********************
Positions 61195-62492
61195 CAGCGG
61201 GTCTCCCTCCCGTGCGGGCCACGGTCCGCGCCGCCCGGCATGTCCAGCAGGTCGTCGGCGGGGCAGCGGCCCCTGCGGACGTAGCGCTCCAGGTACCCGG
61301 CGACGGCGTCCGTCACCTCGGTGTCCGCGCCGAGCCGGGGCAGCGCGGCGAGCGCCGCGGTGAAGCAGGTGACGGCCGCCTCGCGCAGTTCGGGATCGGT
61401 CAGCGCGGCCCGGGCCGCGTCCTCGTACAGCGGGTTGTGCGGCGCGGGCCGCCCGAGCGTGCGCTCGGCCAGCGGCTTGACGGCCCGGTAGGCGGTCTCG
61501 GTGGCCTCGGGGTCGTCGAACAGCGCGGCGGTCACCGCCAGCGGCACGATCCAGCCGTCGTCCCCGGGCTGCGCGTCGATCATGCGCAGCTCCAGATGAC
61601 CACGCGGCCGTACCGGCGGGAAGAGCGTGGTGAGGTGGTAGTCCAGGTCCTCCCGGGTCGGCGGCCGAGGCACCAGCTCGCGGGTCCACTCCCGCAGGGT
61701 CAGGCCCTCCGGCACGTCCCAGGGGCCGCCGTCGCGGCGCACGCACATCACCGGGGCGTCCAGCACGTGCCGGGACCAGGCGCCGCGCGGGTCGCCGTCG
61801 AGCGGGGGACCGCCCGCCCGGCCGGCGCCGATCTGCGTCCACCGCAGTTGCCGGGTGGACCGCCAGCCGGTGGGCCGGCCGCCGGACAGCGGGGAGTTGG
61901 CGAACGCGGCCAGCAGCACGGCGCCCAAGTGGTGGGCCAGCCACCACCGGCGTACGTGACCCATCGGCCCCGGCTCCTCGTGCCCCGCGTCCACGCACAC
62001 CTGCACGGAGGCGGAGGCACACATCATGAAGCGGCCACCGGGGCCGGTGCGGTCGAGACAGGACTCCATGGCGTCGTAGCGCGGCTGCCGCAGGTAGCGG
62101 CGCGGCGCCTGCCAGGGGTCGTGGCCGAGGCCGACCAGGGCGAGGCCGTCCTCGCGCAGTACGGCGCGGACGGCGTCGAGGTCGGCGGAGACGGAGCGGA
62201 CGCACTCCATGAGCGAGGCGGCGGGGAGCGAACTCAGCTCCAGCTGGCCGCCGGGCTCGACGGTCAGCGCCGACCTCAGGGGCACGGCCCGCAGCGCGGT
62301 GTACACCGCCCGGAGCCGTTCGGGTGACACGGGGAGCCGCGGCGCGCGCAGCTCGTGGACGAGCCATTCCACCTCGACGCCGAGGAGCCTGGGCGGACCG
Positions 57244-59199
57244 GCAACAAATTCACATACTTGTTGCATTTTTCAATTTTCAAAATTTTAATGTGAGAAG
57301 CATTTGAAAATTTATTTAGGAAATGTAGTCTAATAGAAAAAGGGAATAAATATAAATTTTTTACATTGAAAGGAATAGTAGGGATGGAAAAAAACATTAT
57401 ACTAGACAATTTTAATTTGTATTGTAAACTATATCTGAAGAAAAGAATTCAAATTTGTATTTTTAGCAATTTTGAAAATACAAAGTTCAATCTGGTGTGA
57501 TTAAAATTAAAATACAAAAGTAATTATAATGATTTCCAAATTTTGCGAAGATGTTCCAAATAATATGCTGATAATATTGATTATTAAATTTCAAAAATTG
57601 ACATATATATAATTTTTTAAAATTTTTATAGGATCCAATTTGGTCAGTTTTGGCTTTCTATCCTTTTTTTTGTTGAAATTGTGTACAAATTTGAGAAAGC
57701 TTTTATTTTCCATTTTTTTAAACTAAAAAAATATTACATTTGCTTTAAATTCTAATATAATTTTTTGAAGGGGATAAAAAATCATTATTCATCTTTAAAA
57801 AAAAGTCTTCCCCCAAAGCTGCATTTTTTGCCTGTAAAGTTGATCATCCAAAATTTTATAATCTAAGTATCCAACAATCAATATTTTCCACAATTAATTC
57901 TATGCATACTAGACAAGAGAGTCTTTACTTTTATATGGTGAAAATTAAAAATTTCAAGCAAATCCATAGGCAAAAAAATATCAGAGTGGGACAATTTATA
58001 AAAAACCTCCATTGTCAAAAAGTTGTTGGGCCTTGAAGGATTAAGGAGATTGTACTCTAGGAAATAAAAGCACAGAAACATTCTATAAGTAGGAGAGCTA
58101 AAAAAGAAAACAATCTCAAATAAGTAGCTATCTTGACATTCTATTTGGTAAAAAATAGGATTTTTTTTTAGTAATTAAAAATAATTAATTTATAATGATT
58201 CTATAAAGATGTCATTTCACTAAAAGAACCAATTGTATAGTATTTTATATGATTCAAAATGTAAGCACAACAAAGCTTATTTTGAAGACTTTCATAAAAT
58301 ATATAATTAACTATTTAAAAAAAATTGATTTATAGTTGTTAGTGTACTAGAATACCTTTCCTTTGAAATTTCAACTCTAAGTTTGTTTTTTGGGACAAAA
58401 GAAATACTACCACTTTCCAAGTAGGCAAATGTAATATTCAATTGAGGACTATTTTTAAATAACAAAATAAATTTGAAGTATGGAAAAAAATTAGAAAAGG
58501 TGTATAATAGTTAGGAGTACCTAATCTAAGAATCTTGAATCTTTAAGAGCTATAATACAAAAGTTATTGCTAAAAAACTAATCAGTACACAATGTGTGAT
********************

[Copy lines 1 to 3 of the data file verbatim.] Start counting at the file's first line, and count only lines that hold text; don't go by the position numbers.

Positions 61195-62492
61195 CAGCGG
61201 GTCTCCCTCCCGTGCGGGCCACGGTCCGCGCCGCCCGGCATGTCCAGCAGGTCGTCGGCGGGGCAGCGGCCCCTGCGGACGTAGCGCTCCAGGTACCCGG